The complete book of Plath’s poetry was published in 1981—18 years after her death—and was edited by her husband, fellow poet Ted Hughes. The Pulitzer Prize was presented to Hughes on Plath’s behalf, and one of two telegrams sent by Pulitzer President Michael Sovern to Hughes read, “We’ve just heard that the Collected Plath has won the Pulitzer Prize. Congratulations to you for making it possible.” The telegrams will also be included in the lot, in addition to an official congratulatory letter from Sovern.

The Pultizer’s jury report from 1982 called The Collected Poems an “extraordinary literary event.” It went on to write, “Plath won no major prizes in her lifetime, and most of her work has been posthumously published … The combination of metaphorical brilliance with an effortless formal structure makes this a striking volume.”

Ted Hughes penned an introduction to the poetry collection describing how Plath had “never scrapped any of her poetic efforts,” even if they weren’t all masterpieces. He wrote:

“Her attitude to her verse was artisan-like: if she couldn’t get a table out of the material, she was quite happy to get a chair, or even a toy. The end product for her was not so much a successful poem, as something that had temporarily exhausted her ingenuity. So this book contains not merely what verse she saved, but—after 1956—all she wrote.”

Also up for auction is Plath’s Massachusetts driver’s license from 1958, at which time she went by the name Sylvia P. Hughes. Bidding for the license will begin at $8000.

Plath's driver's license
Nate D. Sanders Auctions
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Sagar.jadhav01, Wikimedia Commons // ;CC BY-SA 4.0
New 'Eye Language' Lets Paralyzed People Communicate More Easily
Sagar.jadhav01, Wikimedia Commons // ;CC BY-SA 4.0
Sagar.jadhav01, Wikimedia Commons // ;CC BY-SA 4.0

The invention of sign language proved you don't need to vocalize to use complex language face to face. Now, a group of designers has shown that you don't even need control of your hands: Their new type of language for paralyzed people relies entirely on the eyes.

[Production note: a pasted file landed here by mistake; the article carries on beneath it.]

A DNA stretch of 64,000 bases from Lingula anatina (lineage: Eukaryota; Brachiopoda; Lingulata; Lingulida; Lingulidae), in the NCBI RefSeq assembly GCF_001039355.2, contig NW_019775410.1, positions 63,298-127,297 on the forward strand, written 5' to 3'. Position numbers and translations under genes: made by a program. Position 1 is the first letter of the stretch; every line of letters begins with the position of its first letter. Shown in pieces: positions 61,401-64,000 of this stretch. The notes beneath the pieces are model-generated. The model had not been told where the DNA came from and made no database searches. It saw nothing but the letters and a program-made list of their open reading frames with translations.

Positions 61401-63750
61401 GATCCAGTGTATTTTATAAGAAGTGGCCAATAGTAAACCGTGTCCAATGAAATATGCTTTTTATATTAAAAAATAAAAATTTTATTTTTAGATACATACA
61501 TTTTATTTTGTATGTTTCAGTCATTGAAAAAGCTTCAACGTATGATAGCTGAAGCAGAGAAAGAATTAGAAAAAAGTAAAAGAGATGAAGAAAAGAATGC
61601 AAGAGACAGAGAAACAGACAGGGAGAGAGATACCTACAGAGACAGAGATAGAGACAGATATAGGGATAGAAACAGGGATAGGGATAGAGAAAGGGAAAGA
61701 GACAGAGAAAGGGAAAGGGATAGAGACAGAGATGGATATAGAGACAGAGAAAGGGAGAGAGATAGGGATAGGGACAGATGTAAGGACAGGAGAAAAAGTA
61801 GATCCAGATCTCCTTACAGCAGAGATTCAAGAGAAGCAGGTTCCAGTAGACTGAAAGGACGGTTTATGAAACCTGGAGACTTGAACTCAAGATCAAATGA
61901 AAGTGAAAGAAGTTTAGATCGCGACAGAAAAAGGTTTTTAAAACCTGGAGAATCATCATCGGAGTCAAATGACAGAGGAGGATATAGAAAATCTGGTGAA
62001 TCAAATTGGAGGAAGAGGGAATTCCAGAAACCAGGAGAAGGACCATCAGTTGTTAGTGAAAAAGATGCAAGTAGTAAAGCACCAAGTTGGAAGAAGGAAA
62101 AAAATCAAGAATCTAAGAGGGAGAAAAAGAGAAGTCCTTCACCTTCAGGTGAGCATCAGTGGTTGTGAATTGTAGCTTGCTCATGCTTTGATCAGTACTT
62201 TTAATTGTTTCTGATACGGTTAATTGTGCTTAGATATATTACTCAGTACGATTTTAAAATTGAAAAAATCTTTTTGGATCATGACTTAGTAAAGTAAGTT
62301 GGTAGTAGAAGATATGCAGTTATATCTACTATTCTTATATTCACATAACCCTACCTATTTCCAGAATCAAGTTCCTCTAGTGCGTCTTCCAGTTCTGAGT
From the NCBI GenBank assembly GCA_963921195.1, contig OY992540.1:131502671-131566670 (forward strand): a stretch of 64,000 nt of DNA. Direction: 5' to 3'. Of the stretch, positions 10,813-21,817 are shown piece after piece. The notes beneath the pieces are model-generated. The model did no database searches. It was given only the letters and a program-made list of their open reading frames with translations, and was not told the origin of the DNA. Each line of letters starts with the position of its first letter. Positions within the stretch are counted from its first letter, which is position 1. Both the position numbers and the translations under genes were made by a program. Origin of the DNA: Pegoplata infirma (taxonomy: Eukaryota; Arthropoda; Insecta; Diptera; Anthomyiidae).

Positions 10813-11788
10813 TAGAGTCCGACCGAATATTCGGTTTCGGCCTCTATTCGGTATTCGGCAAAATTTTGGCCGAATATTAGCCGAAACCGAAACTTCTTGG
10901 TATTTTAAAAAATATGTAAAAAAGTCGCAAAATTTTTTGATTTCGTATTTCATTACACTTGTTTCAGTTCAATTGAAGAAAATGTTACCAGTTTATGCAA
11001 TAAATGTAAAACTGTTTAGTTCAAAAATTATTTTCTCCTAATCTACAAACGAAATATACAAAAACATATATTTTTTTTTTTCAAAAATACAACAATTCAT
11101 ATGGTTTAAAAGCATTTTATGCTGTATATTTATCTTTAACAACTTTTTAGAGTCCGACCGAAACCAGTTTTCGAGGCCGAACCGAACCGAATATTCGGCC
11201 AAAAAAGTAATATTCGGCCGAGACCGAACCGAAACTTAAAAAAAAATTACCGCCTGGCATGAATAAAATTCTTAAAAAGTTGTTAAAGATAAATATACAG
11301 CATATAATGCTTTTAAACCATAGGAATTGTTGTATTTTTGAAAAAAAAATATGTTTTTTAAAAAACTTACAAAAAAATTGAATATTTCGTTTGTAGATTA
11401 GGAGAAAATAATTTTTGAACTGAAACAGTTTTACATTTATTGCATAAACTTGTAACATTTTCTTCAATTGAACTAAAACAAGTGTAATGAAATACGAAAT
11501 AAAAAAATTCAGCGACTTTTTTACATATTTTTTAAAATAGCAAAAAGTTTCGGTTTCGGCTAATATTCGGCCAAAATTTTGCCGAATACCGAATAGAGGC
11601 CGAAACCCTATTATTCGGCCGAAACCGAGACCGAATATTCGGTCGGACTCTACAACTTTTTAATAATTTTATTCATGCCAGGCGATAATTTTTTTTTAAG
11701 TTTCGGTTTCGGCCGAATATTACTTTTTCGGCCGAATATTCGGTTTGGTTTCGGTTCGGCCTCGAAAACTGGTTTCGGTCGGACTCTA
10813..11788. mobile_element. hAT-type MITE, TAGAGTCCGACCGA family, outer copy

As AdAge reports, "Blink to Speak" was created by the design agency TBWA/India for the NeuroGen Brain & Spine Institute and the Asha Ek Hope Foundation. The language takes advantage of one of the few motor functions many paralyzed people have at their disposal: eye movement. Designers had a limited number of moves to work with—looking up, down, left, or right; closing one or both eyes—but they figured out how to use these building blocks to create a sophisticated way to get information across. The final product consists of eight alphabets and messages like "get doctor" and "entertainment" meant to facilitate communication between patients and caregivers.

Inside of a language book.
Sagar.jadhav01, Wikimedia Commons // CC BY-SA 4.0

This isn't the only tool that allows paralyzed people to "speak" through facial movements, but unlike most other options currently available, Blink to Speak doesn't require any expensive technology. The project's potential impact on the lives of people with paralysis earned it the Health Grand Prix for Good at the Cannes Lions International Festival of Creativity earlier in June.

The groups behind Blink to Speak have produced thousands of print copies of the language guide and have made it available online as an ebook. To learn the language yourself or share it with someone you know, you can download it for free here.

[h/t AdAge]